According to an article published on Yahoo! Shine Financially Fit on February 11, a British woman lost roughly $40,000 over the course of two years due to a simple typo. The British hairdresser was said to be trying to transfer her wages electronically from her personal account to her family's account, but was actually depositing money into a complete strangers checking account because the account number she entered was one digit off. The article went on to say that she was only able to recoup $1,000 of her losses.
My husband and I have three active checking accounts, and we often have to move money between them. Each time we make a transaction I'm on edge because I know how easy it is to make a mistake. In fact, in the time we've taken advantage of electronic banking we have encountered several errors. Here are a couple issues we've ran into with electronic banking, and what we learned from it.
Transferring too much money
Not long ago I scheduled a transfer of $1,300 from one of our checking accounts to our savings account, and once I was finished, I double-checked that the transfer was pending, and logged out of the account. Two days later I logged in to our account to find the account balance was $200 shy of what it should have been, and I began to panic. I began going over where we had used that account just in case someone had stolen our information, then I spotted it; I had actually transferred $1,500 to the other account. In this case, it didn't cost us anything except a few moments of panic, but had that money been sent to someone else, it could have been lost forever.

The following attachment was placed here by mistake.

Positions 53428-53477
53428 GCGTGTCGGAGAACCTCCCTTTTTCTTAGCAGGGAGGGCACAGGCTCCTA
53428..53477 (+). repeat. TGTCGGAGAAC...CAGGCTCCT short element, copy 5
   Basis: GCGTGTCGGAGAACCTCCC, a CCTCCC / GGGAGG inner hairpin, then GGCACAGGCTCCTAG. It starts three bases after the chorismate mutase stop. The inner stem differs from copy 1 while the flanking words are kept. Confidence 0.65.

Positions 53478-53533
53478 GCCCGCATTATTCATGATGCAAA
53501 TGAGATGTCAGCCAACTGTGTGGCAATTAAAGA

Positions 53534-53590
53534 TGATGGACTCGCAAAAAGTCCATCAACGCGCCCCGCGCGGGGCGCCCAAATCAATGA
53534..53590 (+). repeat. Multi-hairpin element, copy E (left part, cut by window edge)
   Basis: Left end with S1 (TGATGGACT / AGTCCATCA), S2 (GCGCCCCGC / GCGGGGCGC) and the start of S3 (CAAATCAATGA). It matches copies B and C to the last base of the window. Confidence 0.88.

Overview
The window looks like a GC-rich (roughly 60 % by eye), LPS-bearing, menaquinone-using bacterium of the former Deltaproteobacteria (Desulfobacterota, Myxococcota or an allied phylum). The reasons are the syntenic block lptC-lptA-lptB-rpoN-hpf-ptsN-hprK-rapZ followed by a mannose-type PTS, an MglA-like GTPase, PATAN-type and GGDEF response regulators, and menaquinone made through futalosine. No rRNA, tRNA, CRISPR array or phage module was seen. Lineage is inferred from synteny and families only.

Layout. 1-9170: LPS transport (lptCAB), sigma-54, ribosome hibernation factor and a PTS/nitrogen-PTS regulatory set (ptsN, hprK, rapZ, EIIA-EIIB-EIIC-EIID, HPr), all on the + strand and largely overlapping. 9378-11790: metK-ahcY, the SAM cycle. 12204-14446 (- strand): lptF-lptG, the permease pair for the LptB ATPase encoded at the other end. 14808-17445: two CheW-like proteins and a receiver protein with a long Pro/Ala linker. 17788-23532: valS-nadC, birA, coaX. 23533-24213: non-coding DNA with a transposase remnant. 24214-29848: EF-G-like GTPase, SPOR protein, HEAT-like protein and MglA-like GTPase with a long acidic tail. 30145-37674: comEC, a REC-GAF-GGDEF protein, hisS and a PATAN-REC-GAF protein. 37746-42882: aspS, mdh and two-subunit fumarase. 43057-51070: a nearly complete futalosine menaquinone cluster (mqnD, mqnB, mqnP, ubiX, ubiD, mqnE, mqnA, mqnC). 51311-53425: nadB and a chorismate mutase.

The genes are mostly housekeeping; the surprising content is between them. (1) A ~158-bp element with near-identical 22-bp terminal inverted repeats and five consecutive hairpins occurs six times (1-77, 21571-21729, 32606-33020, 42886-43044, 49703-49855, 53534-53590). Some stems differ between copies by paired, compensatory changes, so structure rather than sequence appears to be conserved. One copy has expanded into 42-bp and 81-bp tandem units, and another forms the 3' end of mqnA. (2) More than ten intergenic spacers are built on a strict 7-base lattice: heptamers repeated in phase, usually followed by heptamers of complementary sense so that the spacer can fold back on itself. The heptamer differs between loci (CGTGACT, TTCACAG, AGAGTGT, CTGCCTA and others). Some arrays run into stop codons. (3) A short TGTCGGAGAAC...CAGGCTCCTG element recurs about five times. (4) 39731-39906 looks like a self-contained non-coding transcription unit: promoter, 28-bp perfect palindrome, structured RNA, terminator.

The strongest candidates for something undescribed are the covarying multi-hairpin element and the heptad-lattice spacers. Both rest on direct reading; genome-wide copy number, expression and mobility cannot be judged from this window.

Making a payment late due to submission error
I pay all of our monthly expenses online, and until four months ago I've never had a single issue doing it this way. The problem started when I scheduled a payment for our auto loan, and didn't double-check our pending payments. I followed all my usual steps, which include;
- Scheduling the payment
- Taking a screen-shot of the confirmation screen and saving it to my computer
- Printing the confirmation screen
However, what I didn't realize is that I didn't actually complete the submission. Simply put, I forgot to push one button, so the payment was never made. It wasn't until we received a notice of late payment that I found the problem. We ended up paying a small fee, and our payment was raised by around $20; all from one mistake.
In our case electronic banking has been a benefit for the most part; however, the speed and simplicity gives me a false sense of security, which causes errors. If you decide to take advantage of electronic banking it's important to double or even triple check the data you input before finalizing your submission.
*Note: This was written by a Yahoo! contributor. Do you have a personal finance story that you'd like to share? Sign up with the Yahoo! Contributor Network to start publishing your own finance articles.More from this contributor: First Person: Dieting Is Actually Saving Us Money